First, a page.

By Brad Brooks
LUBBOCK, Texas (Reuters) – A bill that would let Texans carry concealed handguns without any permit passed the state’s legislature on Monday and headed to the desk of the governor who has promised to sign it.
When Governor Greg Abbott signs the measure into law, Texas will become the 21st state, and the most populous, in the United States to have some form of permitless concealed carry, according to the National Rifle Association.
Rep. Matt Schaefer, a Republican who authored the bill, which gun rights advocates call a “constitutional carry” law, had earlier called it the “strongest Second Amendment legislation in Texas history.”
The bill protects “the right of law-abiding Texans to carry a handgun as they exercise their God-given right to self-defense and the defense of their families,” Schaefer wrote on Twitter.
Senator Ted Cruz, a Republican representing Texas, wrote on Twitter: “This is excellent news for law abiding-Second Amendment loving Texans.”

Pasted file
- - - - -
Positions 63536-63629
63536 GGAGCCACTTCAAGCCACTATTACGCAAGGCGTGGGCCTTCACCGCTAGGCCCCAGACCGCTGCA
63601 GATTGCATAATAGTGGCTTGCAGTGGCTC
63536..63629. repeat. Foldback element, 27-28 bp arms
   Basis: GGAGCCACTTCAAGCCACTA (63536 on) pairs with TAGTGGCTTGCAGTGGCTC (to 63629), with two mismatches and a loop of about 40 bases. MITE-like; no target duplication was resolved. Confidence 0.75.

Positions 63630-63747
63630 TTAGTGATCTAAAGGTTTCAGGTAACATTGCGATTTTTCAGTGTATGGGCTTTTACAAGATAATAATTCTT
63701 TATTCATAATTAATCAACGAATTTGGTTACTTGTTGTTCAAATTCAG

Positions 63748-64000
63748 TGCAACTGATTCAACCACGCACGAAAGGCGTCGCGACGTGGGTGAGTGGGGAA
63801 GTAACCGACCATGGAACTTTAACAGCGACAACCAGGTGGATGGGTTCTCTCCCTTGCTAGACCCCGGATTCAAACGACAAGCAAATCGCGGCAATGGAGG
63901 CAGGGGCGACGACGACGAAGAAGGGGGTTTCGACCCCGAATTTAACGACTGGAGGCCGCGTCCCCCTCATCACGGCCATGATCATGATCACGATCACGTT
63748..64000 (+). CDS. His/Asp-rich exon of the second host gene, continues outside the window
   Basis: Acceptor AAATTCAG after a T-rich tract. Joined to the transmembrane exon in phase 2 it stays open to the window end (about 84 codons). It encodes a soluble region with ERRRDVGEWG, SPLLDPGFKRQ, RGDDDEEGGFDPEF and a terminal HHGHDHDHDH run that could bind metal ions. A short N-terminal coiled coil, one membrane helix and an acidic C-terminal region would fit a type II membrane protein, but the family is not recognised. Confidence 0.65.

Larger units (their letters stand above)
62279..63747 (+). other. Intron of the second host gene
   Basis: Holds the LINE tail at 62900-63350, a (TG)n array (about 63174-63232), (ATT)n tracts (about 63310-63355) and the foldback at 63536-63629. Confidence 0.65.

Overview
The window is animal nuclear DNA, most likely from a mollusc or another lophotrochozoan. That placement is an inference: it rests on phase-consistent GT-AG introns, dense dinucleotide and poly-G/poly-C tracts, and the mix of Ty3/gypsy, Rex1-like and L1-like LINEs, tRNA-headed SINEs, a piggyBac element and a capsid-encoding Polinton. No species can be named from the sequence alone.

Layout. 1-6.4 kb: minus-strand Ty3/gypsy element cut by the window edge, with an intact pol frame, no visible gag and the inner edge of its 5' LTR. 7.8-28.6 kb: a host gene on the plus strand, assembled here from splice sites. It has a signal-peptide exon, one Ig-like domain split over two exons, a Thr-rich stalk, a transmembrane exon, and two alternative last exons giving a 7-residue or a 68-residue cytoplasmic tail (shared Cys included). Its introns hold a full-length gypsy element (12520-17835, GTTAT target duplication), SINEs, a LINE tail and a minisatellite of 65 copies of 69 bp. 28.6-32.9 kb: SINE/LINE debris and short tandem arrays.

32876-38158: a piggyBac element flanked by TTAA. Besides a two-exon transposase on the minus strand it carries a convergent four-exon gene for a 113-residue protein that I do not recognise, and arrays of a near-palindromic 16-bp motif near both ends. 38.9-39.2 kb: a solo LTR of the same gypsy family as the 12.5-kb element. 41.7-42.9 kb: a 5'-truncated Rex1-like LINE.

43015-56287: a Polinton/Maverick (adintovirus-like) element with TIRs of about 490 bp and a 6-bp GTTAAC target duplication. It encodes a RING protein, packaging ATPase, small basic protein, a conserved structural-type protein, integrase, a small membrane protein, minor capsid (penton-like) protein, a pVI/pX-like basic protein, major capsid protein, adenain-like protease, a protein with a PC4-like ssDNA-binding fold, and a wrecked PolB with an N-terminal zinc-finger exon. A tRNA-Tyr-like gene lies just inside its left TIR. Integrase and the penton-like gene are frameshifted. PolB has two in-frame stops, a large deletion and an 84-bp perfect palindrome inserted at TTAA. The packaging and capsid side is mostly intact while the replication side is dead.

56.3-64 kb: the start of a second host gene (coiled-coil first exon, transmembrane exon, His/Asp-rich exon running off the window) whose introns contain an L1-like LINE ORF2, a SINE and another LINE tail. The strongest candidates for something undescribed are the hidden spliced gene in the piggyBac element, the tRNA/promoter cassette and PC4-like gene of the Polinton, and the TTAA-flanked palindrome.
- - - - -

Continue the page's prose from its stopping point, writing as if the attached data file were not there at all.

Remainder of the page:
The bill that passed includes compromises that address concerns of the law enforcement community, including getting rid of language that would have prevented a police officer from questioning a suspect based solely on the fact that they were carrying a gun.
Everytown for Gun Safety, an advocacy group that works for tougher gun regulations across the U.S., blasted the bill.
“These representatives have abandoned their oaths of office to represent our interests,” said Elizabeth Hanks, a volunteer for Moms Demand Action, the grassroots wing of Everytown, in a written statement.
“We’re putting them on notice – we’ll stop at nothing to make sure Texas voters know just how much danger these representatives have put them in,” she added.
(Editing by Simon Cameron-Moore)